57. Assessment of the respiratory function and management of the first breath are important steps in the initiation of spontaneous respiration. Simple masks for the newborn are under development to give the appropriate positive pressure required for resuscitating an asphyxiated newborn. The possibility that vigorous and prolonged resuscitation could lead to the survival of a severely handicapped child who might otherwise have died causes concern. However, non-intervention might deny such an infant the chance of a normal or near normal life. Available research results do not support the concept of a continuous gradation of the

1 See WHO partograph series (documents WHO/MCH/88.3, WHO/MCH/88.4, WHO/MCH/89.1, and WHO/MCH/89.2).

2 Van den Bosch, СЛ. and Bullough, C.H.W. The effect of early suckling on term neonates' core body temperature.

Annals of Tropical Paediatrics, 10: 347-353 (1990)


severity of sequelae in survivors of birth asphyxia, but rather point to an "all or nothing" effect. Training in clinical judgement is crucial.

58. Universally, breast-feeding is one of the most important contributors to neonatal, infant and child health, growth and development. The list of its health benefits is growing continually. The benefits are greatly enhanced if breast-feeding starts immediately after birth, with demand feeding, when rooming-in is provided if births take place in maternity facilities, and when exclusive breast-feeding continues for 4 to 6 months. Many neonatal health problems are greatly ameliorated by such a pattern of breast-feeding. These include such conditions as hypothermia; neonatal jaundice associated with scheduled breast-feeding; neonatal sepsis and the problem of hospital infections; and necrotizing enterocolitis. Furthermore, the majority of low-birth- weight and pre-term infants can be either breast-fed or fed with expressed breast milk from their own mothers by spoon, dropper or gavage.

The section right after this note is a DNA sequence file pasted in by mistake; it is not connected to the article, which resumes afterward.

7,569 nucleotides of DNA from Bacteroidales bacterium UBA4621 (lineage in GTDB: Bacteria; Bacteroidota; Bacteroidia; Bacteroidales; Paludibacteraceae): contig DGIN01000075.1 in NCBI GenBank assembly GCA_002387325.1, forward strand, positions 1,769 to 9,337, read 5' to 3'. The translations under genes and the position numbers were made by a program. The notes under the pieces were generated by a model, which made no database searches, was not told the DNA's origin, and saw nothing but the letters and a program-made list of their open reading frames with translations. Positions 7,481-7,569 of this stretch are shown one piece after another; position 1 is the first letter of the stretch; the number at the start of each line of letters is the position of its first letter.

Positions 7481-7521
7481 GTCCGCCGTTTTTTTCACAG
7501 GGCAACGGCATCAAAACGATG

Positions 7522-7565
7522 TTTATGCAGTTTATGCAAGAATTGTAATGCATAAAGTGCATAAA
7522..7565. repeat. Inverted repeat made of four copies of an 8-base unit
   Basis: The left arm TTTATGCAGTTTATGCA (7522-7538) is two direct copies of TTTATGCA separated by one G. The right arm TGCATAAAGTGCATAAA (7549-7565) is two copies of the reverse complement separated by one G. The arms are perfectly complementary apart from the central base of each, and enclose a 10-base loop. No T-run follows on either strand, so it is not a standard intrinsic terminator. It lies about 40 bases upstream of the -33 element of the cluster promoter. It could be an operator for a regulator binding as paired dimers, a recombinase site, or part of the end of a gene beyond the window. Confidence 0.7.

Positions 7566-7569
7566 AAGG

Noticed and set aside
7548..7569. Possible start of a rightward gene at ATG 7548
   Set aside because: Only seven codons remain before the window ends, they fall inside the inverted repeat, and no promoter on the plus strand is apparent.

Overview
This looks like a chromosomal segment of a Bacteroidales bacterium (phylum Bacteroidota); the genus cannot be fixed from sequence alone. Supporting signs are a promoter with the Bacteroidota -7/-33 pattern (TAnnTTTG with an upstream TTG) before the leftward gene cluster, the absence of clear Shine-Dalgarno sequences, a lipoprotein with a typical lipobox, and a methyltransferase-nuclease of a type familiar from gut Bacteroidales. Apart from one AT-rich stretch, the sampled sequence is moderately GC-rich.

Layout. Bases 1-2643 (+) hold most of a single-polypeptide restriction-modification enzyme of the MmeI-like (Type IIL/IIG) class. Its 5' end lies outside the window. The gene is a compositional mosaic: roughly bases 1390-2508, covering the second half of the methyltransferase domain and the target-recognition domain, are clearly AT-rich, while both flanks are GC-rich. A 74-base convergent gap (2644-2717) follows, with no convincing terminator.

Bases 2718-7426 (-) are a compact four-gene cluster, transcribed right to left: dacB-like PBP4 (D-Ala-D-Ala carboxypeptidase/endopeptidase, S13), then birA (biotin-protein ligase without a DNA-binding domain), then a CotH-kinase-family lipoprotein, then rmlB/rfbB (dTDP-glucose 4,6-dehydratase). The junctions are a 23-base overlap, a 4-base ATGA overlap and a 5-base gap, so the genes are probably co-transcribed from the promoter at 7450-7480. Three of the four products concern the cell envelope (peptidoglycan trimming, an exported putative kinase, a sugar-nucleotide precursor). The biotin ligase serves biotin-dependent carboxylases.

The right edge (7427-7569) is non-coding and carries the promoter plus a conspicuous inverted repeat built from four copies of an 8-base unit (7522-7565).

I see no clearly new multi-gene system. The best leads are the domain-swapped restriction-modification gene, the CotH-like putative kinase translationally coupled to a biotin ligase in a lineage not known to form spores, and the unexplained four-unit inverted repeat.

59. In both developed and developing countries, apart from the clear nutritional superiority of breast milk, infants who are exclusively breast-fed are likely to suffer only one-fourth as many episodes of diarrhoea and respiratoiy infections as babies who are not breast-fed. In developing countries the protective effect of exclusive breast-feeding against diarrhoeal disease mortality, expressed as relative risk, may be from 0.10 to 0.25,depending on the pattern of infant feeding.

Organization of neonatal care in industrialized countries Historical developments

60. In developed countries and the urban areas of many developing countries hospital deliveries are the norm. Knowledge of the pathophysiology of fetal distress has led to a more sound management of labour, including observation of appropriate criteria for the timing and techniques of Caesarian section and active management of the third stage of labour. However, technological advances rather than social and health policies have governed many of the developments for perinatal and neonatal health care. In recent years these have included such technology and procedures as the routine use of ultrasound during pregnancy and